The health professionals’ perspectives of support needs of adult head and neck cancer survivors and their families: a Delphi study
- 387 Downloads
The aim was to identify the views of Australian and New Zealand health professionals regarding the support needs of people with head and neck cancer (HNC) and their families and current gaps in service delivery.
A modified Delphi process assessed support needs of people with HNC following acute medical management. A systematic review of the literature was used to develop items relevant to seven key concepts underpinning the psychological experience of living with HNC. A panel of 105 health professionals was invited to participate in two questionnaire rounds.
Of the potential panellists, 50 (48%) completed round 1, and of these, 39 (78%) completed round 2. Following two rounds, there was consensus agreement on the concepts uncertainty and waiting, disruption to daily life and fear of recurrence. The concepts the diminished self, making sense of and managing the experience, sharing the burden and finding a path did not achieve consensus. There were no differences in responses according to gender, organization type or location. Medical professionals had significantly higher agreement for the concept uncertainty and waiting compared to allied health professionals, and professionals with five years’ or more experience had significantly higher agreement than those with less experience.
Health professionals agreed that many psychosocial support needs of HNC survivors and families are not being met and that they experience difficulties in meeting these needs. Findings may inform evidence-based treatment programs for HNC survivors and their families to promote psychological resilience and quality of life in this vulnerable population.
KeywordsHead and neck cancer Health professionals Psychosocial support needs Survivorship
This research was supported by a grant awarded by the Research and Development Committee of the School of Psychology and Speech Pathology, Faculty of Health Sciences, Curtin University.
Compliance with ethical standards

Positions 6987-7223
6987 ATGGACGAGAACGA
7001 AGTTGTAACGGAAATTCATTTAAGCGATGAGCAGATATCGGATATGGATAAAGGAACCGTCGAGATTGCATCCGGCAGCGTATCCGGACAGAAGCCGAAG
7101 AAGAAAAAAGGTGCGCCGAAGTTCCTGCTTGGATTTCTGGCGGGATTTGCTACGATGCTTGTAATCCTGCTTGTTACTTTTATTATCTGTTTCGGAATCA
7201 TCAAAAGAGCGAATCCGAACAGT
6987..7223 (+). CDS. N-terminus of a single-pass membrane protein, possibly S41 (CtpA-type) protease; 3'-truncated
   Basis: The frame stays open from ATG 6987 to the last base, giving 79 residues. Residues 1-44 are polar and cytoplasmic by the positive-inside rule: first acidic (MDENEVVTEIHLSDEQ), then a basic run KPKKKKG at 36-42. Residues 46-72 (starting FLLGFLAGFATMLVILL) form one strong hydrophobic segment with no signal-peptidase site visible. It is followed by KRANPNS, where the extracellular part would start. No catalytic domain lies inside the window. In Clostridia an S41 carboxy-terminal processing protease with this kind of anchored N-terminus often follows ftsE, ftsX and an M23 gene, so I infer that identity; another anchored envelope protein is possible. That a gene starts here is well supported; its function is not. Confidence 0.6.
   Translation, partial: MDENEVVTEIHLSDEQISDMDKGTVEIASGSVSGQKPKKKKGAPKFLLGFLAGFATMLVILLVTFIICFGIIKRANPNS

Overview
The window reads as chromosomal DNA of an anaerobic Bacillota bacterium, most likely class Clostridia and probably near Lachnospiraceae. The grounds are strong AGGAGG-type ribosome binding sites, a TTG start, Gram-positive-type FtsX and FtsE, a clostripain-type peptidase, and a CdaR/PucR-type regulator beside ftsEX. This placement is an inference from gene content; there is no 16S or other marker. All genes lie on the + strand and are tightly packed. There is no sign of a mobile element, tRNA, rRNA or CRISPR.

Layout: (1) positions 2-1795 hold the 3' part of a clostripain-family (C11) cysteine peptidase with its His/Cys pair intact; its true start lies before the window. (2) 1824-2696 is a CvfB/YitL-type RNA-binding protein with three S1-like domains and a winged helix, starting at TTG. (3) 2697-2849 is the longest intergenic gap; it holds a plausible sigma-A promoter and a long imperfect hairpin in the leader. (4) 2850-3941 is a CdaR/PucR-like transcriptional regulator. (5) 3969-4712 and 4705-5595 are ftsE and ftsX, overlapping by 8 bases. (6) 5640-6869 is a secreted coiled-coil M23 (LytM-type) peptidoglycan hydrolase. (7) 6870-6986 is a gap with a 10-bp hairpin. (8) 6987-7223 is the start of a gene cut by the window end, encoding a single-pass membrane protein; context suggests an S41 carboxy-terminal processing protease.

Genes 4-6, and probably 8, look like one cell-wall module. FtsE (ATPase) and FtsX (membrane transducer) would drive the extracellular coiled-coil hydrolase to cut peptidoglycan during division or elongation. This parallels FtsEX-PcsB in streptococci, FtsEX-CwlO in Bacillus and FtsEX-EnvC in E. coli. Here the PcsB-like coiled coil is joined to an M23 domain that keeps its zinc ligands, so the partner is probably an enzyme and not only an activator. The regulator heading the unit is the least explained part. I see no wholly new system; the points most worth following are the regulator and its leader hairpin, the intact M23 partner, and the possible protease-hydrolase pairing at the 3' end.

Conflict of interest
The authors declare that they have no conflicts of interest.
All procedures performed in studies involving human participants were in accordance with the ethical standards of the institutional and/or national research committee and with the 1964 Helsinki Declaration and its later amendments or comparable ethical standards.
- 4.Mehanna H, Paleri V, West CM, Nutting C (2010) Head and neck cancer—part 1: epidemiology, presentation, and prevention. BMJ 341:663–666Google Scholar
- 27.Hsu CC, Sandford BA (2007) Minimizing non-response in the Delphi process: how to respond to non-response. Practical Assessment, Research & Evaluation 12:62–78Google Scholar
- 28.Hasson F, Keeney S, McKenna H (2000) Research guidelines for the Delphi survey technique. J Advanced Nurs 32:1008–1015Google Scholar
- 29.Watkins RE, Elliott EJ, Halliday J, O’Leary CM, D’Antoine H, Russell E et al (2013) A modified Delphi study of screening for fetal alcohol spectrum disorders in Australia. BMC Pediatr 13(1):1Google Scholar
- 30.Keeney S, Hasson F, McKenna H (2011) The Delphi technique in nursing and health. Wiley-Blackwell.Google Scholar
- 35.Wall LR, Ward EC, Cartmill B, Hill AJ, Porceddu, SV (2016) Adherence to a prophylactic swallowing therapy program during (chemo) radiotherapy: impact of service-delivery model and patient factors. Dysphagia, advance online publicationGoogle Scholar
- 39.O’Connor M, Tanner PB, Miller L, Watts KJ, Musiello T (2017) Introducing routine screening for distress in a gynaecological cancer setting: a mixed methods study. Clin J Oncol Nurs 21:79–85Google Scholar